The notion that slow tectonic deformation might precede significant earthquakes, and be detectable by seismic instrumentation, has been around for decades, as illustrated by the quote from Charles Richter's 1958 textbook at the beginning of this article. This still remains, in my opinion, the most likely form of an earthquake preparation phase. Progress, however, has been slow in evaluating this hypothesis and more generally in understanding the deformational context of earthquake occurrence. It is the knowledge of this deformational environment that I believe will fill a major gap in our understanding of earthquakes. In the broadest sense, plate tectonic theory has provided us with the underlying cause of most earthquakes, as due to the relative motion of plates along their boundaries. Yet, we have only begun to explore this relationship, and the most important questions remain unanswered. How does steady plate motion ultimately lead to the occurrence of individual seismic events? Are there transients in plate boundary deformation, as suggested by recent strain/geodetic observations, and if so, what are their spatial and temporal characteristics? Do transients propagate? How do the individual faults within a fault system interact? How do earthquakes interact? And finally, is there an observable preparation phase to earthquakes that may form the basis for prediction? It is becoming increasingly apparent that earthquakes are only the most visible part of a complex system of interactions that we have only begun to explore. In order to more fully understand this system that defines the plate-motion/earthquake relationship, I believe it is necessary to characterize and understand its most easily observable manifestation: plate-boundary deformation.
How, then, should we proceed? We can gain insight from other fields that study complex natural phenomena. Without exception, these fields are primarily data driven. Major advances in understanding have followed major increases in monitoring capability. For example, recent advances in meteorology generally, and weather forecasting particularly, were in large part due to the deployment of a multi-billion-dollar satellite system that allows for continuous, global monitoring of atmospheric disturbances. Our greatest limitation in the study of plate-boundary deformation is the lack of adequate monitoring capability. Of course, we have thousands of seismometers that perform the important task of monitoring seismic activity. But these are primarily intended for studying the earthquake process itself, rather than its deformational environment.
The earthquake science community needs an adequate facility for the semi-permanent monitoring of the plate-boundary deformation field. A plate boundary deformation network (pbdn) ought to be established that is capable of monitoring deformation along the roughly 1000 km by 200 km segment of the Pacific-North American Plate boundary zone that is dominated by the San Andreas fault system. Such a network should be capable of detecting surface strain spanning the spatial/temporal range defined by plate motion at one end and earthquake rupture at the other: seconds to decades and meters to 100's of kilometers. At present, there is no one seismic/geodetic technique that covers this broad range with adequate sensitivity and dynamic range, and at least two would be required. For example, GPS (or SAR) can cover the long-period (one-month to decades), long-wavelength (>10km) part of this spectrum, while point-strain measurements, such as those obtained by borehole tensor strainmeters, could be used at shorter period (one-hour to one-month) and wavelength, where they enjoy orders of magnitude greater sensitivity. Seismometers can adequately cover periods shorter than one hour. The required instrumentation has already been developed for such a network. GPS (and SAR) technology is now standard. Also, several types of borehole tensor strainmeters are either operational or are in final stages of development. The pbdn should also be able to monitor strain at seismogenic depths, as well as at the surface. This is more relevant to the problem of earthquake occurrence, but far more difficult, because strain cannot be measured directly. Instead, strain indicators, such as microseismicity and temporal variations in elastic properties, must be monitored and 'calibrated' in some way. Many of these indicators can be observed using three-component seismometers.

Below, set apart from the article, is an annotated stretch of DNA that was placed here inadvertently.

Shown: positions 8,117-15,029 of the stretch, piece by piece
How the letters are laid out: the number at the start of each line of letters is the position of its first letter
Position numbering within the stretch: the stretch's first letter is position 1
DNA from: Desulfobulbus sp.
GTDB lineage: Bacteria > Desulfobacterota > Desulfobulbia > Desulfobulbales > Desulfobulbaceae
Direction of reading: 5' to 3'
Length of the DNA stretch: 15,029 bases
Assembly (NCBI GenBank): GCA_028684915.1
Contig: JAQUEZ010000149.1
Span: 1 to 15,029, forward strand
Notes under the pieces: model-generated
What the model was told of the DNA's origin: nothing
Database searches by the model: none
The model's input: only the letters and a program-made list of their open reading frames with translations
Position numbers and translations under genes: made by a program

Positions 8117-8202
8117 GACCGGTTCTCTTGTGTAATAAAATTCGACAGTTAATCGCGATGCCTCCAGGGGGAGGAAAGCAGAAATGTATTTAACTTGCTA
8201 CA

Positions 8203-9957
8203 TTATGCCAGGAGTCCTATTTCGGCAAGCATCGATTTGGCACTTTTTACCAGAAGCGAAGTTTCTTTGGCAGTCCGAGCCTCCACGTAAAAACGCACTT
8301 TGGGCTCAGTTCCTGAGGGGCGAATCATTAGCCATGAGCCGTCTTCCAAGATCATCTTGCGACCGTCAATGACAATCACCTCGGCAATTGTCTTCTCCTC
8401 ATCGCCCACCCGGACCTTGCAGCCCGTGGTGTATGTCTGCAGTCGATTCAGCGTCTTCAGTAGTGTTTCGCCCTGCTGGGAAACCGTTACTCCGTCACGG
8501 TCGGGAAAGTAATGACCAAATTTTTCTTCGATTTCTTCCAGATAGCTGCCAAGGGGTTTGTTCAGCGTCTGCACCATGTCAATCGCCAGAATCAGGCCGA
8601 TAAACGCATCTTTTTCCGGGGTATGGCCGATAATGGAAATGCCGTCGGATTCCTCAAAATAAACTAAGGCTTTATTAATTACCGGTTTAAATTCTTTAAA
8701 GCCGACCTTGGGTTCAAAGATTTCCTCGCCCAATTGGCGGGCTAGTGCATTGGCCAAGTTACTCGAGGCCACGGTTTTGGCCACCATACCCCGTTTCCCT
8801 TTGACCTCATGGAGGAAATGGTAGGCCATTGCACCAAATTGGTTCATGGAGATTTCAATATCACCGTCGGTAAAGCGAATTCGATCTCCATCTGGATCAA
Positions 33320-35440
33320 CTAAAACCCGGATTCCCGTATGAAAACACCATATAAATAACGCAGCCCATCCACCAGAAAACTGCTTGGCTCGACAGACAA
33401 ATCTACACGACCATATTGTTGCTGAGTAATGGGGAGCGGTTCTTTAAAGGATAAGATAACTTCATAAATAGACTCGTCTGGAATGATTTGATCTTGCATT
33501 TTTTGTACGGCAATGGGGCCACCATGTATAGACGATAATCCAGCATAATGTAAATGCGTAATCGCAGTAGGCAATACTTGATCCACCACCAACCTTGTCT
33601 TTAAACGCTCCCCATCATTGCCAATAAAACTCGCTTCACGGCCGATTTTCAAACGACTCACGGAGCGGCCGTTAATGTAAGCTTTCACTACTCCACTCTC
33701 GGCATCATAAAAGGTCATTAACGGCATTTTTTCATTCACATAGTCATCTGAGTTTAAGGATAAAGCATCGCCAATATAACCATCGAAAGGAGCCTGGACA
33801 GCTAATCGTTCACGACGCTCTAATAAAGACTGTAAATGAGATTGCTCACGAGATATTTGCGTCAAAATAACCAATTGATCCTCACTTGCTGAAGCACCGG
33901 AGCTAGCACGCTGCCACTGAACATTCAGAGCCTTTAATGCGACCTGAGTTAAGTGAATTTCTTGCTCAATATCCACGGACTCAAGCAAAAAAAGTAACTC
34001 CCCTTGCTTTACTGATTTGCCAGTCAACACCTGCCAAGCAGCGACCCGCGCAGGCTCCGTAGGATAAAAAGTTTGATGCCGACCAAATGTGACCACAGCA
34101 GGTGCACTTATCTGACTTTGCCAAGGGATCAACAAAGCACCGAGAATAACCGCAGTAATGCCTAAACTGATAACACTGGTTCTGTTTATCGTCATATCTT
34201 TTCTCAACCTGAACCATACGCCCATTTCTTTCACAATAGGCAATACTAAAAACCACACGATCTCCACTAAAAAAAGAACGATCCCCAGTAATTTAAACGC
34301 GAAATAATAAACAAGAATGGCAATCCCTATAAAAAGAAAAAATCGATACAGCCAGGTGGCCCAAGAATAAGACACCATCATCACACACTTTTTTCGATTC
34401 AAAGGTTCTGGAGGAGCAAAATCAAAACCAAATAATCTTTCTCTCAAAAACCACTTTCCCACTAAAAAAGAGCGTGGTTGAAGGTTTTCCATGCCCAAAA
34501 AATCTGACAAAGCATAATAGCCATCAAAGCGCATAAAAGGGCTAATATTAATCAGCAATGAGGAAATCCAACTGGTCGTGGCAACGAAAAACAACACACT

The pbdn would ideally consist of 1000-2000 sites covering the plate boundary zone at roughly 10 km spacing, and each could include, for example, a GPS receiver, a borehole strainmeter, a borehole broadband three-component seismometer and additionally a strong-motion accelerometer for covering the high-frequency, high-amplitude end of deformation. It is encouraging that the GPS/seismometer components of such a network are presently being deployed in Southern California as part of the SCIGN network. In order to adequately fill the sensitivity gap in the one-hour-to-one-month period band, however, it would be necessary augment this configuration with strainmeters. Indeed, most of the published studies of strain transients have used data from these instruments.
The major obstacle to deploying such a monitoring network is not technical or logistical, but insufficient resources. It is estimated that the cost of each site would be about $100,000, including a 200-meter-deep hole for the borehole instruments, or about $100 million for the entire network. If viewed as a 20-year experiment, with $10 million/year for maintenance and another $10 million/year for research, this would average out to $25 million/year over the life of the experiment. While this may sound like a large sum to many, it should be put in perspective. As a large facility/research program in the earthquake sciences, it would have a budget comparable to other large programs, such as NEHRP or IRIS. The people of California could entirely support such a program with a contribution of less than a dollar from each resident per year!
There has been justifiable concern, which I share, that basing a major earthquake science program solely on earthquake predictability would be very risky, given our lack of success to date in achieving this goal. For this reason, earthquake prediction should be embedded within a rich scientific problem that will generate significant results regardless of whether prediction is ultimately achieved. Plate boundary deformation constitutes such a problem. In its own right, it is an important and relatively unexplored area of plate tectonics that is at the foundation of nearly all active tectonics. Geophysics, and particularly seismology, would play a leading role in such a broad endeavor.
To send a letter to the editor regarding this opinion or to write your own opinion, contact Editor John Ebel by email or telephone him at (617) 552-8300.
Posted: 26 Feb 1998